Around a month ago, our team conducted a remote Summative Human Factors Test on an in vitro medical device required for this pandemic in six weeks, start to finish. Looking back in hindsight, we all have the same response: “How on earth did we manage to deliver it on time?”
A lot of effort was spent on a plan to make sure that this Human Factors study could be performed within the short time frame given and execute it to the best of our abilities. As we were testing during COVID-19, there were many odds against us at the beginning, but as a team we stepped outside our comfort zone, sharpened our focus, and set our priorities. Prior to testing, we had to ensure that the Study Protocol, Moderator Guide, Recruitment Document, Informed Consent Forms, and Data Collection Spreadsheet were ready for testing. Nothing builds relationships like teamwork on a tight deadline!
When it came down to planning the execution of the remote HF testing, a lot of our efforts were focused on the logistical challenges prior to starting: network connectivity – how would we overcome dropped audio and video during the test sessions? Would all the representative participants be confident with using a video conferencing system? How would we ensure that we had the right angles to capture the participants’ interaction with the device? Would moderating over video conferencing hinder the moderator’s ability to control the environment and ease the participants? All these questions needed answers, but our main concern was the participants’ safety – how were we going to ensure the participants’ safety and confidence with using the device? In this case, reassurance on their comfortability and confidence was paramount prior to starting the HF testing.
Whilst we understand that the data gathered from remote testing may not be as high quality as face to face testing, it was the only viable way of conducting human factors testing during the lockdown period with these demographics of patients . It also helped that this device was a home-use in vitro diagnostic medical device as testing people in their own homes helped since the use environment was not simulated – it was real life!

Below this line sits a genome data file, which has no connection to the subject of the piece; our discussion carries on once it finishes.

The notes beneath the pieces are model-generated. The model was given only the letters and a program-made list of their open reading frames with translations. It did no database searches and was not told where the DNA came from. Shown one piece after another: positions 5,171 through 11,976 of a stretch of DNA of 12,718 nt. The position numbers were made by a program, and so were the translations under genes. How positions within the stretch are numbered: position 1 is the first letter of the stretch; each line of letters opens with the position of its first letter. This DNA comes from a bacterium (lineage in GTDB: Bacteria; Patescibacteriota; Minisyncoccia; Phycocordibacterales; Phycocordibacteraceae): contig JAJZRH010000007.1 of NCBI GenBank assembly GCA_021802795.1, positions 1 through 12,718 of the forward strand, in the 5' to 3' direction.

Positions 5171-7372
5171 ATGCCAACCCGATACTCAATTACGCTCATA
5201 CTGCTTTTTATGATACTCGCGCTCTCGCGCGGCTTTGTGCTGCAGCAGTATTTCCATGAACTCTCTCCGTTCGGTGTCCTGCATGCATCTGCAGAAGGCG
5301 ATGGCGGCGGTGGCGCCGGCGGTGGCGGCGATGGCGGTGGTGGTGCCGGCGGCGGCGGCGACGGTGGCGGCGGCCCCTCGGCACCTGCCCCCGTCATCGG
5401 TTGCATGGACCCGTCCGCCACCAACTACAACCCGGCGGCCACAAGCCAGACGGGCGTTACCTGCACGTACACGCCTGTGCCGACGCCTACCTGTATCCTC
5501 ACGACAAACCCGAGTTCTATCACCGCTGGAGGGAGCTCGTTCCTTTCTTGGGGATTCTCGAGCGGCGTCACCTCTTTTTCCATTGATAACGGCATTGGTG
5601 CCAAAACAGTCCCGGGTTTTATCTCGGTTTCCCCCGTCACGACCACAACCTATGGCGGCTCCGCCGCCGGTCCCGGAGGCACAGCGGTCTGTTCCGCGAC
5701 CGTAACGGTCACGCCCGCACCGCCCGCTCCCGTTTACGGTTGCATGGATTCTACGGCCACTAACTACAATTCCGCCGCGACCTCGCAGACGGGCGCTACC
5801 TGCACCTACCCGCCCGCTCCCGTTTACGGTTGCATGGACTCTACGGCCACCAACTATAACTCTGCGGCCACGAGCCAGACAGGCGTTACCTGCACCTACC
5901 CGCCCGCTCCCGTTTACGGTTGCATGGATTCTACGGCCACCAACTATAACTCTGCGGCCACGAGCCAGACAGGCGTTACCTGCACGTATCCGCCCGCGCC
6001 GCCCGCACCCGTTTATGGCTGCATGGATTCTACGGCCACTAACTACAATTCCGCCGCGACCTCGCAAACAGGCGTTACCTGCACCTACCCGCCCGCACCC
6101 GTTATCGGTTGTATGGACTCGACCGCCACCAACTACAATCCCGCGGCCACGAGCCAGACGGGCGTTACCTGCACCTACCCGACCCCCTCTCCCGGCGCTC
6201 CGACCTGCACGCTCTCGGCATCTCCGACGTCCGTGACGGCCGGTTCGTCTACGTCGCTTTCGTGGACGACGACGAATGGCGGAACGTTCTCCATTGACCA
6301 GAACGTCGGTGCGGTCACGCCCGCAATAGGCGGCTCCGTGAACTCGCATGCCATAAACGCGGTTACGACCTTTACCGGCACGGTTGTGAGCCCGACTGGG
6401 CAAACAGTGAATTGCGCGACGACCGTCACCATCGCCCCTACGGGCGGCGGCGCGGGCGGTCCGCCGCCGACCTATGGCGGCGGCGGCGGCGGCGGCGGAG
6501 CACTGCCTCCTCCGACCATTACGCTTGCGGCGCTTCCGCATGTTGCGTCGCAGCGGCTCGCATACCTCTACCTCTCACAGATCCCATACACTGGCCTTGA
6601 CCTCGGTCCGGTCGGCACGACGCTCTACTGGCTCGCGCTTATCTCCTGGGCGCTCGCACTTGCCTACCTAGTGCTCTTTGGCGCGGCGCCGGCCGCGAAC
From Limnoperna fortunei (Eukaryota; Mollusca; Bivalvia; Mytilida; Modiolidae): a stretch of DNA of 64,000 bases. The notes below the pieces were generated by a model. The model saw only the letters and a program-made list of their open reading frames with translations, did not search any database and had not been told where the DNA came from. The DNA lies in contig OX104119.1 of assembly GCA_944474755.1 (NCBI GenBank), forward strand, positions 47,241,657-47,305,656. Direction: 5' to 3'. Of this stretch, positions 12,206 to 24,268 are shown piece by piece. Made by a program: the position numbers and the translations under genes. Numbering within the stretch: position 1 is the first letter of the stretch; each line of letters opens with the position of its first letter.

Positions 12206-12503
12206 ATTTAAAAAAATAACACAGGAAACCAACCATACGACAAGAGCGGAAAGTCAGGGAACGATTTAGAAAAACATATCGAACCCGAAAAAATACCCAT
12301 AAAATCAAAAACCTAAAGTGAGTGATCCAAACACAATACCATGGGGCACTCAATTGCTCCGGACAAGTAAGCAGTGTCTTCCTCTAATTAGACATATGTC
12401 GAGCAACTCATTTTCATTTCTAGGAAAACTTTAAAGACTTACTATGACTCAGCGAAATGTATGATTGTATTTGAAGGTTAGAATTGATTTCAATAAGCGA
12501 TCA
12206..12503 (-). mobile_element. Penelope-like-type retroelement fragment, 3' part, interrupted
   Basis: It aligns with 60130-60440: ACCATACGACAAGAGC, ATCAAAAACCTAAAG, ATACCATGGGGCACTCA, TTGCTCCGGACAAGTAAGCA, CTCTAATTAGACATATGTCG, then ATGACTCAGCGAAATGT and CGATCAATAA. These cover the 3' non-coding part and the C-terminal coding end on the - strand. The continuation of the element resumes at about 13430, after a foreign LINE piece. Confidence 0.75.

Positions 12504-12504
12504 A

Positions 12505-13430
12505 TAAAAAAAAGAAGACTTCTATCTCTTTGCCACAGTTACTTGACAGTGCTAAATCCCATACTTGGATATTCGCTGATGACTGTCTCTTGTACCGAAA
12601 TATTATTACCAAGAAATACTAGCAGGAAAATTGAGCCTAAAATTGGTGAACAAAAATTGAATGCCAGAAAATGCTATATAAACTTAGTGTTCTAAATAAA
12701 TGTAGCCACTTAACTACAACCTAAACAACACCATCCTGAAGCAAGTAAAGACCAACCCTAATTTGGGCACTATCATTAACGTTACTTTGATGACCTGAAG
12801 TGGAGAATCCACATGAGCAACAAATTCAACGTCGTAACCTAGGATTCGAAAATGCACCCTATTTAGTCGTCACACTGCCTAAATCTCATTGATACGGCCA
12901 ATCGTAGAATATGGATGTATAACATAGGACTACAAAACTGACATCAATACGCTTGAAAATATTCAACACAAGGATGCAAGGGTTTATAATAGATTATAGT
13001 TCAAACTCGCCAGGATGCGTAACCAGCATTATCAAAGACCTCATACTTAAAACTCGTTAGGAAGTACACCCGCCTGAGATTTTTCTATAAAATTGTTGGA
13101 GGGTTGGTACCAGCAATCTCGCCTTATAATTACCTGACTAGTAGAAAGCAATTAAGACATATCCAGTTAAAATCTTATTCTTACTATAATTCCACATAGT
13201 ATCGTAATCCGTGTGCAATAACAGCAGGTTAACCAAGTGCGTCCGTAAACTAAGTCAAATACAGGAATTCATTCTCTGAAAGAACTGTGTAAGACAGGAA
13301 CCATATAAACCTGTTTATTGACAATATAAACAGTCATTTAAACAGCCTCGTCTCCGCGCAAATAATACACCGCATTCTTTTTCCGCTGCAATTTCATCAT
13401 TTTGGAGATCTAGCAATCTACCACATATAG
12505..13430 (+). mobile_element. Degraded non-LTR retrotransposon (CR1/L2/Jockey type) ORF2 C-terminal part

We spent two weeks back to back testing (there were long days fuelled with caffeine) and then we finally completed testing 60 participants! Of course there were obstacles that we faced, as even scheduling that had been carefully orchestrated were faced with participant dropouts and people who were unable to participate due to other reasons. However, the accomplishment that the whole team felt radiated throughout the whole room. After writing up the report and liaising with our clients, we could successfully say we had completed a human factors test in six weeks, which was a success in itself.
A ‘lessons learnt’ meeting was conducted where the team debriefed what went well and what we could learn from – and improve upon when we next conduct remote human factors testing (we are back performing face-to-face testing currently). Some of the lessons learnt as a team was how to schedule and manage remote human factors studies, and how to manage a whole testing team that were all remote The overall project outcome was a triumph and gave us a large insight on how to navigate online spaces and conduct human factors testing in a realm that we personally are not used to.
Would we conduct another study with a six-week deadline? Of course! Even though we came out against all odds, we realised the luxury of having time on our side to plan and have execute with confidence. For example, a typical Summative human factors study from start to finish takes around 8-10 weeks and we tend to have longer to recruit and execute the study and report, but with two test teams, the six week deadline was achievable in this case.
Junior Human Factors Engineer
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